The journey from the Garden of Love to the sty was the journey from innocence to experience, from idealism to activism or ‘energy’ as Blake put it. The sty was that of advanced radicalism, the sty of Tom Paine, Joel Barlow, Joseph Johnson the dissenting publisher and Mary Wollstonecraft. Since Edmund Burke, the champion of the anti-revolutionary camp in England, had described the revolutionaries as ‘the swinish multitude’ the radicals had adopted the title, giving their pamphlets names like Pig’s Meat, Rights of Swine and Hogs Wash with contributions from ‘Porker’ and the like.

Blake’s most obvious contribution to the cause of English radicalism at this time was the poem London:

I wander thro’ each charter’d street,
Near where the charter’d Thames does flow.
And mark in every face I meet
Marks of weakness, marks of woe.

In every cry of every Man,
In every Infant’s cry of fear,
In every voice: in every ban,
The mind-forg’d manacles I hear

How the Chimney-sweeper’s cry
Every blackning Church appalls,
And the hapless Soldier’s sigh,
Runs in blood down Palace walls

But most thro’ midnight streets I hear
How the youthful Harlot’s curse
Blasts the new-born Infants tear
And blights with plagues the Marriage hearse

There are a number of themes to pick out from this powerful vision of ‘the human condition as hell’, as Thompson puts it. Firstly, this is not a vision from outside by some objective onlooker. London is seen and suffered from within, from Blake the active participant in events. With the repetition of ‘every’, the lack of punctuation from verse to verse and the general construction of the poem this is a unitary experience, each facet of the picture he paints intrinsically linked with the next. Although sad and compassionate it’s also an angry poem.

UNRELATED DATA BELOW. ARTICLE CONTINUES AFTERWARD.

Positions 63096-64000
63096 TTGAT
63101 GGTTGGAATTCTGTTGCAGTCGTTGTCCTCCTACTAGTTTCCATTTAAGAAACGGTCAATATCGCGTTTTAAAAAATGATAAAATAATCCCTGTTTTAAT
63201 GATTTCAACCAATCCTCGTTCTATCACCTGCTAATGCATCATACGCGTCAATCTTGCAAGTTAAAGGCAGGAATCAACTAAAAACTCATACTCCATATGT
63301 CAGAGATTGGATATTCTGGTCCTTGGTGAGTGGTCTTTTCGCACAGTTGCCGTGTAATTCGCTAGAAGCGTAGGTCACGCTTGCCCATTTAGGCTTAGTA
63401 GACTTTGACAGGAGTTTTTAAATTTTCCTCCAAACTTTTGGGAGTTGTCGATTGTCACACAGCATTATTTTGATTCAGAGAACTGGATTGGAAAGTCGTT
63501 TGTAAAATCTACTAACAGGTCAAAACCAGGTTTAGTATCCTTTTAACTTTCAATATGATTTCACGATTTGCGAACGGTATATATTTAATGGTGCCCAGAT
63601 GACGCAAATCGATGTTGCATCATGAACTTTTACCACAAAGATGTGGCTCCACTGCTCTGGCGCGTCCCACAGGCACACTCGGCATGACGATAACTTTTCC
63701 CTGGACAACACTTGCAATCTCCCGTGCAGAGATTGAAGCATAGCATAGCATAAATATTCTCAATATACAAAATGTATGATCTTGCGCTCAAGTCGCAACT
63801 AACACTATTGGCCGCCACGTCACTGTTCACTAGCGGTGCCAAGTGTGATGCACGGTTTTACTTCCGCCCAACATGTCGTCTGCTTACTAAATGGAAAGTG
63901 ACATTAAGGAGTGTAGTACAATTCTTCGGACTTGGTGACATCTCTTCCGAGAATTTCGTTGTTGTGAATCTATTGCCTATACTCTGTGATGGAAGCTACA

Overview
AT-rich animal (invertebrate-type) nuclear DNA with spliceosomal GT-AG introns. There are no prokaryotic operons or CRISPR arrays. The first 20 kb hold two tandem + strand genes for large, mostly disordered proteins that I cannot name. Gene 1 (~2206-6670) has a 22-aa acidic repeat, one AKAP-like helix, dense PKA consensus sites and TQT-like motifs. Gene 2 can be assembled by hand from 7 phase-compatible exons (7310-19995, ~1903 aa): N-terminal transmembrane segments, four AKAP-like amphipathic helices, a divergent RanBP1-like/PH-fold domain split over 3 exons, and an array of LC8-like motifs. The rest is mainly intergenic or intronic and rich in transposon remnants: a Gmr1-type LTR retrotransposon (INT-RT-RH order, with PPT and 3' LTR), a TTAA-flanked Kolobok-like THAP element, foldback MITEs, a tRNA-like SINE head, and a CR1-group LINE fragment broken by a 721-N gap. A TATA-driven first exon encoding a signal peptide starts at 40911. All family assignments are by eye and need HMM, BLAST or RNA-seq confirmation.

All of this is constructed within, as Thompson puts it, ‘the developing logic of market relations. Blake does not only list symptoms: within the developing imagery which unites the poem he also discloses their cause. From the first introduction of “harter’d” he never loses hold of the image of buying and selling’. At the heart of this poem, as with many of his other works, lies the notion of class antagonisms.

This book isn’t just a testament to the greatness of Blake and his effect on the development of British radical culture. It is also a brilliant epitaph to the life of E.P. Thompson. Its a superbly crafted book, full of great insight and painstaking documentation. The chapter The Muggletonian Archive shows us Thompson tracking down the last living Muggletonian like a latter day version of Sherlock Holmes, tracing obscure tracts and documents in order to establish the influence that sect might have had on the young Blake. It’s brilliant detective work and brilliant history from below.

Witness Against the Beast – William Blake and the Moral Law
E.P. Thompson
Cambridge University Press £17.95